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Must-click link: the pitcher who could not swing but got a hit

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Almost everything Sam Miller of ESPN writes is entertaining and enlightening but this thing he wrote today about Mets pitcher Robert Gsellman is one of my favorites in a while.

Gsellman, you may or may not know, tore the labrum in his non-pitching shoulder last year. He could still pitch, but he could not swing a bat. Except he still went up to the plate 17 times in 2016, most of them before the world at large knew that he had a torn labrum and could not swing. Miller takes us through each and every one of his plate appearances like a forensic detective, trying to determine whether or not the opposition knew — or should have known — that Gsellman literally could not swing a bat.

The results are somewhat sobering. Not from a substantive baseball perspective, as even a healthy Gsellman was not likely to do much damage to the opposition or, frankly, to the Mets, no matter how wonderfully or poorly he hit. It’s more sobering with respect to just how cautious and observant the average human being is in this thing we call life.

Miller brings this point home after Gsellman combined with Jake Thompson and Ryan Howard of the Phillies in a play that led to Gsellman — the man who could not swing — getting his only hit of the year. It happened when each of them failed to do the most very basic things possible under the circumstances: (a) to take a pitch when you can’t swing a bat; (b) to throw a 3-0 strike to a guy who can’t swing; and (c) to field a bunt from a guy who was 100% likely to lay down a bunt:

Look. You have expectations when you walk out the door every morning. You expect basic competency: The chef at the restaurant knows the difference between cooking oil and bleach. You expect basic self-preservation: The guy driving in the opposite direction as you isn’t suicidal. You expect that cause and effect will follow predictable rules: The cashier will give you a handful of change, not a raccoon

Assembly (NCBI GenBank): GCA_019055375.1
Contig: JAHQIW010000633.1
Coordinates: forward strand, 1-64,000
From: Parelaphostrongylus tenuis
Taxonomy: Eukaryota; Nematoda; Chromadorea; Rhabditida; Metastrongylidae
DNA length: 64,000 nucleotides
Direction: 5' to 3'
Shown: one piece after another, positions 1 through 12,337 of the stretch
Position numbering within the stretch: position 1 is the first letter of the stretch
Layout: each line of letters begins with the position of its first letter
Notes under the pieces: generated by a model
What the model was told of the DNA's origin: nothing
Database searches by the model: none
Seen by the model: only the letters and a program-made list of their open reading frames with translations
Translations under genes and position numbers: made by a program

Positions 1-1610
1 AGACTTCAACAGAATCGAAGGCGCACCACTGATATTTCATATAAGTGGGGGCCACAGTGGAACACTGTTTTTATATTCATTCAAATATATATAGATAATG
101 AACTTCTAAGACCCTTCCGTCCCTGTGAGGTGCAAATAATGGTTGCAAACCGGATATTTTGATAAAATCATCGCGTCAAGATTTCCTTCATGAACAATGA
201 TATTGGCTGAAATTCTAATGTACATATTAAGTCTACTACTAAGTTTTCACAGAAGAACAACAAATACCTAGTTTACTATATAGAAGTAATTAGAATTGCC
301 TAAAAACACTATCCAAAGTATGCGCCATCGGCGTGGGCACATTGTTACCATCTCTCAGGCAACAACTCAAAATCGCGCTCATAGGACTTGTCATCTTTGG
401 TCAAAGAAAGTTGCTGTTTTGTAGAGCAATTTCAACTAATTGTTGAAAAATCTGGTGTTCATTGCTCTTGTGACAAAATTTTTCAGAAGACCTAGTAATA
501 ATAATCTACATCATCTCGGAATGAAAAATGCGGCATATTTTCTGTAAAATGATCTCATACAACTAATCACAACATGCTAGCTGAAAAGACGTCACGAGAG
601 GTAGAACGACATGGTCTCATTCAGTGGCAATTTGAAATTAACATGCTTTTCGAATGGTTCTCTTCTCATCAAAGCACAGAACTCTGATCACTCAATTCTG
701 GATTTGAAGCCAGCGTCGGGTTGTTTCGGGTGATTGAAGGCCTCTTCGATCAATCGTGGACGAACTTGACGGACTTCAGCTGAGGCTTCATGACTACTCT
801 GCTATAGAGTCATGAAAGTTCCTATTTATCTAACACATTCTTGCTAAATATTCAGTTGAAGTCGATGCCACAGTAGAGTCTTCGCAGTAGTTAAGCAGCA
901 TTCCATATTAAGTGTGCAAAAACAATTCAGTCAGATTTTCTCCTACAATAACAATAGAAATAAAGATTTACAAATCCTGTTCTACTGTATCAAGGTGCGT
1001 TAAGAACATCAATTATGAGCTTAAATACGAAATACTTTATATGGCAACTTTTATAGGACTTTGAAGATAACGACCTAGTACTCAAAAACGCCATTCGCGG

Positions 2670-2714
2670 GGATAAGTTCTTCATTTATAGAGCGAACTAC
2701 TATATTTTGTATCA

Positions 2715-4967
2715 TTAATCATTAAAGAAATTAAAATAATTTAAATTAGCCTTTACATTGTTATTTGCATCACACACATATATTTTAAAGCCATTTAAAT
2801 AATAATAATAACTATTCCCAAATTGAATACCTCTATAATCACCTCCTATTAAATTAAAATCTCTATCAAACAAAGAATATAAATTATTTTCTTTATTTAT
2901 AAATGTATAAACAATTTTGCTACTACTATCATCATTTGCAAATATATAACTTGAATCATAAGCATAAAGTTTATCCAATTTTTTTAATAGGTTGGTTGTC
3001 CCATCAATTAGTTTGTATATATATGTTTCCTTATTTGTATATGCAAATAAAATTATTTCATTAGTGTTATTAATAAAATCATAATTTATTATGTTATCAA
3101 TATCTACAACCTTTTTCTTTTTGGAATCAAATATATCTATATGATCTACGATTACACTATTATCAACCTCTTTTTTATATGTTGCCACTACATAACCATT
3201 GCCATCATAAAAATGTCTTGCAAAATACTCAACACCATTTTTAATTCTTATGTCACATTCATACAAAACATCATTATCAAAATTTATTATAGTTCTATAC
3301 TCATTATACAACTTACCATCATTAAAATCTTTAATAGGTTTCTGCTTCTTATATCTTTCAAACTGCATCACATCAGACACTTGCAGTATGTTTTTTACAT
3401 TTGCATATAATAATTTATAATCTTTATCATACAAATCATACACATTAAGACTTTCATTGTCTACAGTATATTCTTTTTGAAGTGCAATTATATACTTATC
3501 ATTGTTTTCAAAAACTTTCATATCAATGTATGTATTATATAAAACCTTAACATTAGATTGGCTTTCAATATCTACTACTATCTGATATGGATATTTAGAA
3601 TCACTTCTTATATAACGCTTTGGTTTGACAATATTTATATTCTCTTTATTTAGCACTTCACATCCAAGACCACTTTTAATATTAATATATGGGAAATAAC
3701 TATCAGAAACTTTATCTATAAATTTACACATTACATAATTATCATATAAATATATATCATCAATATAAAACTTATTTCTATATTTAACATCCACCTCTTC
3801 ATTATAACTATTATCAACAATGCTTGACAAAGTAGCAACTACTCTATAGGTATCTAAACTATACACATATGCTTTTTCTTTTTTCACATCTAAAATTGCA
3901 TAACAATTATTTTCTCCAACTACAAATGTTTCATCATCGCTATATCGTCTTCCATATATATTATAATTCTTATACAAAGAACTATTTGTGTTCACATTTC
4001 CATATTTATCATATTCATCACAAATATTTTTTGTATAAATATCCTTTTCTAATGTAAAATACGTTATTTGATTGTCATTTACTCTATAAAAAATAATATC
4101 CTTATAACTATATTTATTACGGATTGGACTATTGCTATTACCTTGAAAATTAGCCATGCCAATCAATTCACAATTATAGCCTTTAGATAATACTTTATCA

You expect to turn on a baseball game and see two capable, self-interested teams. And you end up with a batter who can’t (and shouldn’t) swing a bat, a pitcher who can’t throw a strike and Ryan Howard standing 15 feet behind the bag. Mathematically speaking, all three of these men are better at their job than your doctor is. Cheers.

Hope your checkup went well today and the MRI was read properly.

2017 Preview: The National League West

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For the past few weeks we’ve been previewing the 2017 season. Here, in handy one-stop-shopping form, is our package of previews from the National League West.

The Giants had the best record in all of baseball at the All-Star Break and the Dodgers lost the best pitcher in the world in Clayton Kershaw for a big chunk of the season. Yet, somehow, L.A. won the NL West by four games. The biggest culprit was the Giants’ suspect bullpen, which they put some real money toward fixing this winter. Is it enough? Or is a a Dodgers team with a healthy Kershaw just too talented for San Francisco to handle?

Below them is an intriguing Rockies team, though probably not a truly good Rockies team. The Dbacks have a lot of assorted talent but are nonetheless in reshuffle mode following a miserable 2016 campaign. The Padres, meanwhile, are in full-fledged rebuilding mode, but do possess some of the best minor league talent in the game.

Here are our previews of the 2017 NL West:

Los Angeles Dodgers
San Francisco Giants
Colorado Rockies
Arizona Diamondbacks
San Diego Padres

2017 Preview: The American League West

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For the past few weeks we’ve been previewing the 2017 season. Here, in handy one-stop-shopping form, is our package of previews from the American League West

There’s not a lot of separation between the top three teams in this division. Indeed, it would not be a surprise for either the Astros, Rangers or Mariners to end the year on top. Part of that is because none of these contenders are perfect, with all three facing some big challenges in putting together a strong rotation.

Meanwhile, the best baseball player in the universe toils in Anaheim, where he’ll most likely have to content himself to playing spoiler. Up the coast in Oakland . . . um, green is pretty?

Our 2017 AL West Previews:

Houston Astros
Seattle Mariners
Texas Rangers
Los Angeles Angels of Anaheim
Oakland Athletics